• Artists' Alley #2: Inspiration and Learning from the Greats

    These past two weeks I have been drawing inspiration from other side scroller games in order to develop a style unique to Monsters and Sprites!

    I have found Braid to be a particularly good source of guidance because it is a successful game with an inspiring art style. The art for Braid is both as encapsulating as it is functional. Additionally, this is the first serious game I’ve worked on, so it helps that Braid’s artist, David Hellman has a SUPER amazing process blog of his own out. I’ve been using this blog as guidance for how to approach our project here at Anthropic Studios.

    One of the steps Hellman used to create Braid’s art was tracing. He traced scenes from games such as Mario, re-making them in possible Braid styles. I’ve traced a few levels from Braid and other side scrollers with focus on incorporating the color schemes from last post into more functional and stylized “screenshot” scenes.

    Through this exercise, I’ve stumbled upon things I would like to incorporate into the game:

    • Angular “rocks” (which can easily change to suit new color schemes and make variable puzzle pieces
    • Foliage which can be easily made into variable puzzle pieces.
    • A brighter foreground and a dimmer non-interactive area
    • The use of water as an obstacle (I would like to imagine the Sprites would melt on contact!)

    This tracing exercise has also made it apparent there are some things I need to correct/ think more about as the journey of creation continues:

    • While I like the jaggy rocks, I’ll have to make sure the “walkable” areas need are obvious and completely intuitive.
    • The pools are a really fun and aesthetically pleasing. But I’ll need to do some soul- searching and peer review to make sure they are not too distracting.
    • The interactive pieces (gates, teleporters, etc..) need to look a bit more detailed.
    • I think I’m on the right path, but the non-interactive background needs to be developed a bit more!

    Below are some “traced” pieces and the original screenshots:

    Top Image - My Art
    Middle 2 Images - Braid Screenshots
    Bottom Image - My Art

    Top Image - My Art
    Bottom 2 Images - Traced Screenshots

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  • Scripting Language Cleanup

    When we built the original Monsters and Sprites demo, we only had 9 days to get it working before the Playcrafting expo we had signed up for, so we had to cut a lot of corners. Since then I’ve been doing bug fixes and working on a lot of miscellaneous engine/language features that I either couldn’t get done in time for the demo, or didn’t realize were important until I started building it.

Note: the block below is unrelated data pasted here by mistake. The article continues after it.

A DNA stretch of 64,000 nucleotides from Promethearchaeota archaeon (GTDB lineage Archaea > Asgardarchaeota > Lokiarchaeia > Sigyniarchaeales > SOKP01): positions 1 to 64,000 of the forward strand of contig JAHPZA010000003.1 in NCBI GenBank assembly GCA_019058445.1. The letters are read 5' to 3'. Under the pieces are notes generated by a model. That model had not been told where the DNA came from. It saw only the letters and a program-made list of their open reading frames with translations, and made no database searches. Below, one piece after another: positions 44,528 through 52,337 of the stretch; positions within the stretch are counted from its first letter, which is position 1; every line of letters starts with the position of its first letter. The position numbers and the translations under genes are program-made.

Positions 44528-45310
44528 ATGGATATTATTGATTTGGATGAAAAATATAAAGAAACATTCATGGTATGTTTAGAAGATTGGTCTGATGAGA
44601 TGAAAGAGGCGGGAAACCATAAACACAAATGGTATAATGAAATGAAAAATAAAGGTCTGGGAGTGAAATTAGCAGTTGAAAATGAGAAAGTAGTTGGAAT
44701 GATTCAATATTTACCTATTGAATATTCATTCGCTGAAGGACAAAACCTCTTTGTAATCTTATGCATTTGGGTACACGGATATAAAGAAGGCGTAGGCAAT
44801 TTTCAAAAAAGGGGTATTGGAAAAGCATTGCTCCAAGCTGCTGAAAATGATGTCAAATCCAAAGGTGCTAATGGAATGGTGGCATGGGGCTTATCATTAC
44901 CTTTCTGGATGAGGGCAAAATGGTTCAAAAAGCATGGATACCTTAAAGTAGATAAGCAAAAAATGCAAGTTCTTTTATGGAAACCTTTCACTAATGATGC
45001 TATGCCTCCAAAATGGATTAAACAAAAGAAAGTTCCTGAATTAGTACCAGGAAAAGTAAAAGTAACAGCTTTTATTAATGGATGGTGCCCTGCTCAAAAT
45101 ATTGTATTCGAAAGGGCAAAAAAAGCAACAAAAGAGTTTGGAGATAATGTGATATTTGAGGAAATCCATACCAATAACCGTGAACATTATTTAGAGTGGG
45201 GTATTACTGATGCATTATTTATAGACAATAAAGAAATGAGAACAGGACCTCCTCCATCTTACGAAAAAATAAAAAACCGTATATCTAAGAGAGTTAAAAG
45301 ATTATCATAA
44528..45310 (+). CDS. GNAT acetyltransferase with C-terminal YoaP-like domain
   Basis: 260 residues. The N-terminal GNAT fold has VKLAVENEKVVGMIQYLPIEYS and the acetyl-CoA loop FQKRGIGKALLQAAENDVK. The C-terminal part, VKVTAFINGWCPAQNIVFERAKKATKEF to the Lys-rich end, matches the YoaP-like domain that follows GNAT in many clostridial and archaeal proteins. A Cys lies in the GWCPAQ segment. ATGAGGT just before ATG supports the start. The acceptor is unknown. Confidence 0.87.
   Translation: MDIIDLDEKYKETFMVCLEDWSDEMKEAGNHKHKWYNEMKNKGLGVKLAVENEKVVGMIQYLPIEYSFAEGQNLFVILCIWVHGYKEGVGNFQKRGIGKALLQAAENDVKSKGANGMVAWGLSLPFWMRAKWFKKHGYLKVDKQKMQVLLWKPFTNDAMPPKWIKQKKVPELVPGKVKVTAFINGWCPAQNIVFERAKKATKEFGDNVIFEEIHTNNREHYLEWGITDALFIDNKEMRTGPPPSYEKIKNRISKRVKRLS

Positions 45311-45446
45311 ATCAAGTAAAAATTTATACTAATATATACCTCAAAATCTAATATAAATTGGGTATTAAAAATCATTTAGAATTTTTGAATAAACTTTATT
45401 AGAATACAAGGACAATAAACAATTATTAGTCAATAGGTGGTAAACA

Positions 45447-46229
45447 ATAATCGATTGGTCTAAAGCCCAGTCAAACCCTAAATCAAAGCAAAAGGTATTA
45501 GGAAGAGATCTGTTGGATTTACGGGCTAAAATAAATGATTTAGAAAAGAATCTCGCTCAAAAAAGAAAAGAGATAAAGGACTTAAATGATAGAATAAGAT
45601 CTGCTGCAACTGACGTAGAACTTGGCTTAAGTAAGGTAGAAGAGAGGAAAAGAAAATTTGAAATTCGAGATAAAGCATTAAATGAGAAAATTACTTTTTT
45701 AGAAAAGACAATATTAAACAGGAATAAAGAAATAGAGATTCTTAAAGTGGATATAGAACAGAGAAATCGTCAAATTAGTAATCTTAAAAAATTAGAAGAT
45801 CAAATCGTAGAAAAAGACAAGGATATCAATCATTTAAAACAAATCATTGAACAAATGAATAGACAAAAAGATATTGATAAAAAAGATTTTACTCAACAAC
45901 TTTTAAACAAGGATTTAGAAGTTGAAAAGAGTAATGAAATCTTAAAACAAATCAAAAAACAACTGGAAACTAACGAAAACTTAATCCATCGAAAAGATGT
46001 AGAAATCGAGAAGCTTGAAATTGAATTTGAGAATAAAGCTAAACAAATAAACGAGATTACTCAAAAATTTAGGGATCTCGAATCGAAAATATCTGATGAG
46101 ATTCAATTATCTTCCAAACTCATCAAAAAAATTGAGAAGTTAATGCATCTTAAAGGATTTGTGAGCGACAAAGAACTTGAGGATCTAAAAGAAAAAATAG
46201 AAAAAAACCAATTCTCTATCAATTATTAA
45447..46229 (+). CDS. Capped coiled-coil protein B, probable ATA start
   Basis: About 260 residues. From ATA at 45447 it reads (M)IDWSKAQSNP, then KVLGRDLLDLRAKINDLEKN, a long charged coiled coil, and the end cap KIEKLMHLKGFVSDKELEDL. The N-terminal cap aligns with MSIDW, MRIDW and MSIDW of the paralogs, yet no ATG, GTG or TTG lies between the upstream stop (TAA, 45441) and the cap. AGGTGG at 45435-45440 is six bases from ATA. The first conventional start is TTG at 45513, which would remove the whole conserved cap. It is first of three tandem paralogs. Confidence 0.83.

We’ve made a few game updates since then (we now have sound!), but this post is specifically going to explore some language updates I’ve made.

    I made a bunch of smaller changes that I’m going to just gloss over here:

    • Adding new compiler warnings
    • Fixing a parser error in compound assignments for structs (e.g. x.y += 2)
    • Fixing bugs in the type checker
    • Supporting a similar struct initializer shorthand to what Rust allows (e.g. @Vec2 { x: x, y: y } can now be written as @Vec2 { x, y })

    And some slightly bigger ones I’ll write about more in depth.

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  • Artists' Alley #1: Abstract Palettes and Environment

    Artists Ally is a bi-monthly segment which provides a behind the scenes glance into the artistic process for Monsters and Sprites (M&S).

    This segment is essentially a journal that helps me keep organized and focused. Additionally, I hope these updates will provide insight to other newbie gaming artists, game developers who are working with artists, and curious individuals.

    That said, I am beyond excited about this project! And I hope you all will join me on this journey full of magic, whimsy, and learning <];{D>




    So far, I am happy about the existing color palette for M&S. I have been exploring how this palette can be manipulated to create different environments and moods. This can be done by changing weight on different colors within the palette.

    For instance, when pale pink is the most prominent color, the world becomes a bit bubble-gummy and light.

    While oranges, and deep purple dominating the scene brings to mind more mysterious deep feelings.

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